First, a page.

Dardanus (opera)


Dardanus (opera)

Dardanus is an opera in five acts by Jean-Philippe Rameau. The French libretto was by Charles-Antoine Leclerc de La Bruère.

Contents

Performance history

It was first performed at the Académie de musique in Paris on November 19, 1739. It received 26 performances, mainly because of the support from Rameau's followers in the dispute between the styles of Rameau and Lully.

Critics accused Rameau's original opera of lacking a coherent plot. The inclusion of the sea monster also violated the French operatic convention of having a clear purpose for encounters with supernatural beings.

In 1744 (with help from Simon-Joseph Pellegrin)[1], and again in 1760, Dardanus was revised extensively in an attempt to correct its shortcomings. Large portions of the score were sacrificed in favour of plot but some scenes as arresting as the "Prison scene" (1744) were added in the process.

Dardanus was produced three times in the 20th century: in 1907 at Dijon, in 1979 at the Opéra de Paris, and finally in 1998, in a concert version, at the time of a recording (below) by Marc Minkowski. The Royal Academy of Music also staged Dardanus in London in 2006.

Roles

Role[2] Voice type[3] Premiere Cast, November 19, 1739[4]
(Conductor: - )
Vénus soprano M.lle Erémans (also spelled Erremans or Herémans)
l'Amour soprano M.lle Bourbonnais (also spelled Bourbonnois)
Dardanus, son of Electra and Jupiter haute-contre Pierre Jélyotte
Iphise, daughter of Teucer soprano M.lle Pélissier
Teucer, a King bass-baritone François Le Page (also spelled Lepage)
Anténor, a King bass-baritone M. Albert
Isménor, a magician bass-bariton François Le Page (also spelled Lepage)
a Phrygian man bass-baritone
a Phrygian woman soprano Marie Fel
First Dream soprano
Second Dream haute-contre Jean-Antoine Bérard[5]
Third Dream bass Jean Dun, fils
a Pleasure soprano
Retinue of Venus and Cupid, Sports and Pleasures, retinue of Jealousy, people, warriors, magicians, Phrygians, Dreams: choir
Dancing characters
Act 1 - Phrygian warriors: L. Javillier (a warrior), L. Dallemand (a Phrygian woman); Act 2 - Magicians: C. Maltaire (a magician); Act 3: Phrygian people: L. Maltaire et M.lle Mariette (Phrygian man and woman);
Act 4: Air spirits: David Dumoulin and Marie Sallé (Dreams); Act 5 - Sports and Pleasures, Charites: Louis Dupré, Matignon, M.lles Le Breton and Barbarine (Sports and Pleasures)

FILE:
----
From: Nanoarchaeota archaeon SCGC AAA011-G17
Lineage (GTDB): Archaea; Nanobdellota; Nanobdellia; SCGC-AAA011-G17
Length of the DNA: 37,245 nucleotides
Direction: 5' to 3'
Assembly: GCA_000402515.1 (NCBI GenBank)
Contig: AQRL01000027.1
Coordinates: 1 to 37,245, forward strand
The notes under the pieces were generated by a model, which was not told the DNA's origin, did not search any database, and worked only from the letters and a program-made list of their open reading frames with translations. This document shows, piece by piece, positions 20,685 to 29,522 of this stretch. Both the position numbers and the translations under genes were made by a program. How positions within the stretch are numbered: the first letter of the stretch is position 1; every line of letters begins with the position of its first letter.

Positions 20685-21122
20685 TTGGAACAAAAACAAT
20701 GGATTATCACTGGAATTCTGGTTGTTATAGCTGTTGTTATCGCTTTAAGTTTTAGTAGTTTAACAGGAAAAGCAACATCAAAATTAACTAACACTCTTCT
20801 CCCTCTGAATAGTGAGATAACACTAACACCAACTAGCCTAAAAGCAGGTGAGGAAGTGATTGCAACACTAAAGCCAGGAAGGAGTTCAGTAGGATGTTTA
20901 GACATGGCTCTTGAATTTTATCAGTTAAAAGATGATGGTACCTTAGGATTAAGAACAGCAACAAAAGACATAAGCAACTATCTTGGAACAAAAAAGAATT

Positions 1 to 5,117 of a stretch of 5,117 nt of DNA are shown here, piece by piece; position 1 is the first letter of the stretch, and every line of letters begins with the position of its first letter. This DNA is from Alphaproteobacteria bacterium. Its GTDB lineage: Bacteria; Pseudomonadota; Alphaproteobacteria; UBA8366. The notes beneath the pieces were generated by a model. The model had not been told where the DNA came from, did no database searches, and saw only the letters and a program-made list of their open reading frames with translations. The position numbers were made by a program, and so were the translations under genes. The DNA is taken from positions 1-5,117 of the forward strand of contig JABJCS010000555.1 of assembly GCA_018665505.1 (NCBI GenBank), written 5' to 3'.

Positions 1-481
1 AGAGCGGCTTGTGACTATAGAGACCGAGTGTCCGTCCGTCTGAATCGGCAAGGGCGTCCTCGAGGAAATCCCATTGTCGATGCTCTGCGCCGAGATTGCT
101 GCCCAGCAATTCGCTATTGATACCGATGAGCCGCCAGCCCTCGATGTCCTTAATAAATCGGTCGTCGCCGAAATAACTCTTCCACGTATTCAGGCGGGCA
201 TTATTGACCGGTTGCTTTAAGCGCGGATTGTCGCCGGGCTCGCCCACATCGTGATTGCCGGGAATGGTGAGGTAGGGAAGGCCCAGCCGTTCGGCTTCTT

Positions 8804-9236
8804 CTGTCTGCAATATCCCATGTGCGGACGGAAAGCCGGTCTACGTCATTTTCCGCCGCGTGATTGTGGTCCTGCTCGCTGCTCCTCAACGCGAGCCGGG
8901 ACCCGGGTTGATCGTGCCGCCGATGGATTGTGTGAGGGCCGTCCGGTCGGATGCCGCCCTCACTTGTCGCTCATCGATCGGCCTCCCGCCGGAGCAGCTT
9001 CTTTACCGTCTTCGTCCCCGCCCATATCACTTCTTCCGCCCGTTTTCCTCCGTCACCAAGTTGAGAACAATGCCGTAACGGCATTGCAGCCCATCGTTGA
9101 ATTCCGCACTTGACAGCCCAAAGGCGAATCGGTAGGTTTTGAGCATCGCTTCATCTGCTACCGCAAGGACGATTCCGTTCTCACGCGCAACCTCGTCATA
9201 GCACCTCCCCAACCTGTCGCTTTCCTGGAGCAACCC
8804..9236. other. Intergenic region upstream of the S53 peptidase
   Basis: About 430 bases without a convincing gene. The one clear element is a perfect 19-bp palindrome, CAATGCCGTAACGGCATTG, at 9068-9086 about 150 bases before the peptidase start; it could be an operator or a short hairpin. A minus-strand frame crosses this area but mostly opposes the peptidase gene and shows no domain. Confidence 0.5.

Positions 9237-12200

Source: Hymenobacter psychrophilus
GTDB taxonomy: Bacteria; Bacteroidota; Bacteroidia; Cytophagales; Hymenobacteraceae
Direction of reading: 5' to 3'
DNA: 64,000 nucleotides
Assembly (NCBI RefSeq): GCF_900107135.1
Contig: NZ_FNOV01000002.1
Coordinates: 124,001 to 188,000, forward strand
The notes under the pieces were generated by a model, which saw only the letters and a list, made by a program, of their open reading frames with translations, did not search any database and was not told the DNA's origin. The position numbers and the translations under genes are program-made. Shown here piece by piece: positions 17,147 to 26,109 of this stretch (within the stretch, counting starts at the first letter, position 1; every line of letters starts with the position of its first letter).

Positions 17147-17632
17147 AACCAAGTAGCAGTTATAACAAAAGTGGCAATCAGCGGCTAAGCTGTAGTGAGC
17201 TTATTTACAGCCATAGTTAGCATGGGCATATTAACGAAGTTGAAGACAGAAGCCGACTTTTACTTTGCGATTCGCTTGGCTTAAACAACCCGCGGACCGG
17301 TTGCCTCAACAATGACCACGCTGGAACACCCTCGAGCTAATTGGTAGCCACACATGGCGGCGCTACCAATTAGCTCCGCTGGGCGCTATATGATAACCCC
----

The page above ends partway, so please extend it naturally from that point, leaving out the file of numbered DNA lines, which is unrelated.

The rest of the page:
Synopsis

The original story is loosely based on that of Dardanus. However, in the opera, Dardanus is at war with King Teucer, who has promised to marry his daughter Iphise to King Antenor. Dardanus and Iphise meet, through the intervention of the magician Isménor, and fall in love. Dardanus attacks a monster ravaging Teucer's kingdom, saving the life of Anténor who is attempting, unsuccessfully, to kill it. Teucer and Dardanus make peace, the latter marrying Iphise.

Recordings

  • In 1980 Raymond Leppard recorded Dardanus with Frederica von Stade as Iphise but unfortunately omitted the prologue. Leppard otherwise followed the 1744 version of the opera.
  • In 1998 Marc Minkowski recorded Dardanus with John Mark Ainsley as Dardanus, Veronique Gens as Iphise and Laurent Naouri as Anténor. Minkowski's Musiciens du Louvre used period instruments in this recording and Minkowski followed the original 1739 version of the opera with the addition of two numbers from the 1744 version. This recording now "easily replaces Raymond Leppard's 1980 recording of the work"[1] as the benchmark recording of Dardanus.
  • In December 2005, in a collaboration between Cantillation and the Orchestra of the Antipodes, Pinchgut Opera of Sydney Australia presented the 1739 version of Dardanus informed in part by additions from the 1744 version. The role of Dardanus was played by British tenor Paul Agnew, Paul Whelan as Antenor, Kathryn McCusker as Iphise and Stephen Bennett as Teucer. Conducted by Antony Walker, the performance was the first production of a Rameau opera in Australia on period instruments. The production was recorded by ABC Classics.

References

Notes
  1. ^ Sadler, p. 1077. Pellegrin's first name is wrongly reported as Pierre-Joseph
  2. ^ sources: Sadler; Dizionario dell'opera, accessed 5 February 2011
  3. ^ the basse-taille parts are indicated as for bass-baritone
  4. ^ sources: Lajarte, Le magazine de l'opéra baroque, both accessed 5 February 2011
  5. ^ in 1744 Bérard interpreted the role of Arcas, introduced in the second version of the opera (Le magazine de l'opéra baroque, accessed 5 February 2011)
Sources

External links


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